For many employers, employee handbooks are used to detail what is expected of employees without binding employers to follow any particular policy. It is the "have your cake and eat it" approach which is part of a larger strategy to maintain at will employment. Problems arise however when employers include policies that may be interpreted as creating a legitimate expectation of just cause employment. In Walsh v. Kraft Foods Global, Inc., the Michigan court of appeals rescued the employer from a jury verdict of over $1.2 million dollars [an enhanced version of this opinion is available to lexis.com subscribers]. When the plaintiff was hired, he signed an employment application which contained the typical at will disclaimer. He was promoted to district sales manager and hired numerous sales representatives who signed similar disclaimers. As a district sales manager, he was given a resource guide that contained a progressive system of discipline for sales representatives. After being terminated, the plaintiff filed a lawsuit asserting he had a just cause contract or at least a legitimated expectation for just cause employment based upon the provisions in the employee handbook dealing with issue resolution and arbitration as well as the district sales manger's guide. The employer was unsuccessful in its motion for summary disposition before trial and motions for a directed verdict or Judgment NOV. The jury based its verdict on the issue resolution policy and the resource guide. The court of appeals reversed the denial of the motions for a directed verdict and JNOV and vacated the judgment. The court found that there was not contract for a definite period of time nor for just cause. With respect to the issue resolution policy in the employee handbook, the court stated that no promise existed because the handbook contained a specific disclaimer stating it did not constitute a contractual obligation of any kind with any employee. The court also noted that the employer retained the discretion not to apply its policies to any individual employee. With respect to guide, the court noted it did not apply to sales managers and only guided district managers regarding how to discipline their employees. The case highlights the danger of including policies that employers do want to be binding such as confidentiality, non-compete, and arbitration in a document which the employer has proclaimed not to be a contract and the confusion which the inclusion can create with respect to the issue of at will employment. While the employer prevailed, it did so only after the expense of a trial and an appeal. The courts will take employers at their word when they say an employee handbook is not a contract. Efforts to enforce an arbitration procedure set forth in an employee handbook with the disclaimer of not being a contract may not be enforced. Employers should make sure that those policies they want to be binding are presented in a format to be binding and not in the employee handbook.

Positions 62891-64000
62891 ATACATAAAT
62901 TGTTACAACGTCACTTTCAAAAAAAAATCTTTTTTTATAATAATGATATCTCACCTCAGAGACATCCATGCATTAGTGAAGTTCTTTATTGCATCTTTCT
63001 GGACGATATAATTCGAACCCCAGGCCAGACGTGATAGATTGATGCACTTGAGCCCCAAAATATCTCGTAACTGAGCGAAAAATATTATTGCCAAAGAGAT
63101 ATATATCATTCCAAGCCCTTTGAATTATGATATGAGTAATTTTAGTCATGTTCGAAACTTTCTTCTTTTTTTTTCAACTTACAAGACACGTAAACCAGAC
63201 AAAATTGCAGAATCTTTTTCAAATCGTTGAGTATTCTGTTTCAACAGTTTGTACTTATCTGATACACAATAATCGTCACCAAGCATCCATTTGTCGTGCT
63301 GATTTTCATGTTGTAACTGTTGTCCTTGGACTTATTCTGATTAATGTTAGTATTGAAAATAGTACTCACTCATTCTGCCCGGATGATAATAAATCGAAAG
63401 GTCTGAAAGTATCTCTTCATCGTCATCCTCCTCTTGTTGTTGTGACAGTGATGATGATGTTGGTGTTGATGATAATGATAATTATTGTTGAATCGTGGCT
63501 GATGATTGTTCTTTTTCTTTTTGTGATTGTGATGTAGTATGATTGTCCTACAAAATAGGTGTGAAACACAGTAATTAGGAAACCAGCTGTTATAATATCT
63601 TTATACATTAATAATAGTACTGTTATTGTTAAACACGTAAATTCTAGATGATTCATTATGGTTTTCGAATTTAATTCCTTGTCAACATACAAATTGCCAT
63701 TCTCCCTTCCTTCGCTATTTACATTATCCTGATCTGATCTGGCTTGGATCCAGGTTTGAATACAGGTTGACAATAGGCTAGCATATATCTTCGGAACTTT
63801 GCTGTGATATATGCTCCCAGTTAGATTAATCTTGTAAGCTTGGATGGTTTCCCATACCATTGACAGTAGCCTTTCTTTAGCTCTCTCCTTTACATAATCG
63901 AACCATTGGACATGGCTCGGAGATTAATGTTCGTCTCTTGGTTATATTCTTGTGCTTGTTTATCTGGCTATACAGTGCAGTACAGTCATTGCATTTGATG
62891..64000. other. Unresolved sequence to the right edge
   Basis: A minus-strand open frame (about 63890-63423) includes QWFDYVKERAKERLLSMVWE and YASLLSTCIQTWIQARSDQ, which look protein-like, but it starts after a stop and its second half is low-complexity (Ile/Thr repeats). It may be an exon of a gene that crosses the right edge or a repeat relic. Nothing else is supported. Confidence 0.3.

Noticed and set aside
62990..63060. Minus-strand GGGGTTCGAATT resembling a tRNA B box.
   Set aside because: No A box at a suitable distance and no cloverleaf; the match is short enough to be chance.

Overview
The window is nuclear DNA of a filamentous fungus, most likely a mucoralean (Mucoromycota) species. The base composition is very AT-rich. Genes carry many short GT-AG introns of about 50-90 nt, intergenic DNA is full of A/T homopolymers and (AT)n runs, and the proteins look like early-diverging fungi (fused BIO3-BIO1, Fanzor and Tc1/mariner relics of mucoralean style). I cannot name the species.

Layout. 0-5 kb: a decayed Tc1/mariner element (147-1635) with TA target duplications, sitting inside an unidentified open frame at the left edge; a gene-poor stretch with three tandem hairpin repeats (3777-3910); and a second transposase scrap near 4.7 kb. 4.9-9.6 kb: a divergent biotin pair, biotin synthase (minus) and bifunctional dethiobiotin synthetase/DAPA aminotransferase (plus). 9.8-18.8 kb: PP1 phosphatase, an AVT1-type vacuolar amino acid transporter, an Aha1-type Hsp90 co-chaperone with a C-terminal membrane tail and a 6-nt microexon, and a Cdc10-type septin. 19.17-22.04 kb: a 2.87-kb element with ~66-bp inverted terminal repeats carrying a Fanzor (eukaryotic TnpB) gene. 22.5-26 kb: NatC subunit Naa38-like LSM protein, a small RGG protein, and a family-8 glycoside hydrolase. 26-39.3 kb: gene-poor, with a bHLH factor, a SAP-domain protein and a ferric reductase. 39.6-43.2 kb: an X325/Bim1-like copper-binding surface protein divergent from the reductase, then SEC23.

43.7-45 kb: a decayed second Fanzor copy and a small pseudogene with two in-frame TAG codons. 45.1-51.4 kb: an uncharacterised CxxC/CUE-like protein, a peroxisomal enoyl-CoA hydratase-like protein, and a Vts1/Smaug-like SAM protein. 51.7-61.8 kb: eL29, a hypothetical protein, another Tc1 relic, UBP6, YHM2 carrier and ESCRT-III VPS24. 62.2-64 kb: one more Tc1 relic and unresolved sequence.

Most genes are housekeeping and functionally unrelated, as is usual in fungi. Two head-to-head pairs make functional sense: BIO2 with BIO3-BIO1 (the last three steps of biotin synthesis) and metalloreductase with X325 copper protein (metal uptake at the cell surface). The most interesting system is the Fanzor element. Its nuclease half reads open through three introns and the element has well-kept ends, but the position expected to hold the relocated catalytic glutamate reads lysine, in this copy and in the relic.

For additional Labor and Employment law insights from John Holmquist, visit the Michigan Employment Law Connection.
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